The device was characterized in four ways: by measuring the optical spectrum, the RF spectrum of the signal from a photodiode, a time trace produced in a sampling oscilloscope (SO), and autocorrelation. The optical spectrum was measured using a 20 MHz resolution optical spectrum analyzer (OSA). RF beat tones were produced in a 50 GHz photodetector (PD) and recorded using an electrical spectrum analyzer (ESA). The amplified electrical signal from the PD divided by a 1/10 frequency divider was used as a triggering signal for the SO with a 30 GHz bandwidth photo receiver. In order to record autocorrelation traces, the signal was first passed through the erbium-doped fiber amplifier (EDFA) and the polarization controller. The configuration of the output waveguides allowed for the signal to be collected from both facets. The signals coupled from both directions show similar performance in terms of coupled optical power, distribution of optical modes, and RF spectrum. All results presented below were obtained for the signal collected from the same facet.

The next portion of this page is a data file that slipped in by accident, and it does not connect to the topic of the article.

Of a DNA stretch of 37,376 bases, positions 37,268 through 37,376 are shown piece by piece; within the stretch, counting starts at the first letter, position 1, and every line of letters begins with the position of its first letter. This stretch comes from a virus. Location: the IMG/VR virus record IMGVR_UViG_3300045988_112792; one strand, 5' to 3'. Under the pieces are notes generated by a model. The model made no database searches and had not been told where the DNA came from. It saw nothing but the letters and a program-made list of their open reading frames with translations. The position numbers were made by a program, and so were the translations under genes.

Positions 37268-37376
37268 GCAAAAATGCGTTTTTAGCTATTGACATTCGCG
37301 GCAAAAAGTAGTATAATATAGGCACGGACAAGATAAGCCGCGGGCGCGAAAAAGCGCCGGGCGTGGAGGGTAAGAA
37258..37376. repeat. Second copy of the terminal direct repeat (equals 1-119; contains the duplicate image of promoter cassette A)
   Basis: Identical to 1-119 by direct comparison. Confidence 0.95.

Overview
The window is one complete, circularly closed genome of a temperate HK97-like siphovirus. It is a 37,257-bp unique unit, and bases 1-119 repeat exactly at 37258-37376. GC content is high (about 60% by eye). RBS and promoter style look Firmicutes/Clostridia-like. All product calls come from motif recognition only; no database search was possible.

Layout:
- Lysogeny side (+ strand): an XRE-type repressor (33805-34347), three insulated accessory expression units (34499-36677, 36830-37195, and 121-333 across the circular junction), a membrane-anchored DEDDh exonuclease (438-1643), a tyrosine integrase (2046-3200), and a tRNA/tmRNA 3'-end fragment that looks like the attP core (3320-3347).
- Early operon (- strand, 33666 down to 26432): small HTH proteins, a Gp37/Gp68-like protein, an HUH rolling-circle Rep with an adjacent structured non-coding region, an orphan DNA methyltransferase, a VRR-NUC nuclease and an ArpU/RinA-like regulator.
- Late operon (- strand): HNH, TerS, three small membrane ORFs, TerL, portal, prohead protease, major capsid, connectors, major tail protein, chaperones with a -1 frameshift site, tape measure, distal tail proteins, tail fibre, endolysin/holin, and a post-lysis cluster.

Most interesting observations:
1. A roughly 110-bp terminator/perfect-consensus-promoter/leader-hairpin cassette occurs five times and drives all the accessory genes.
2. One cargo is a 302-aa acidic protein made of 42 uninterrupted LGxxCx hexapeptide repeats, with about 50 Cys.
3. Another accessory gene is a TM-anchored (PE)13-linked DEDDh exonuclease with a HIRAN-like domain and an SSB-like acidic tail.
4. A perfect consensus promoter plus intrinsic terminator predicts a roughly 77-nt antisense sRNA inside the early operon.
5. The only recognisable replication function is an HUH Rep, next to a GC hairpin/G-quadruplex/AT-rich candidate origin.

In addition, the optical power and photocurrent generated in the SA were measured as a function of the current injected into the SOA. The dependencies measured at are shown in Fig. 3(a). The lasing threshold for this voltage was observed at . At the injected currents above 80 mA, the curves indicate thermal rollover.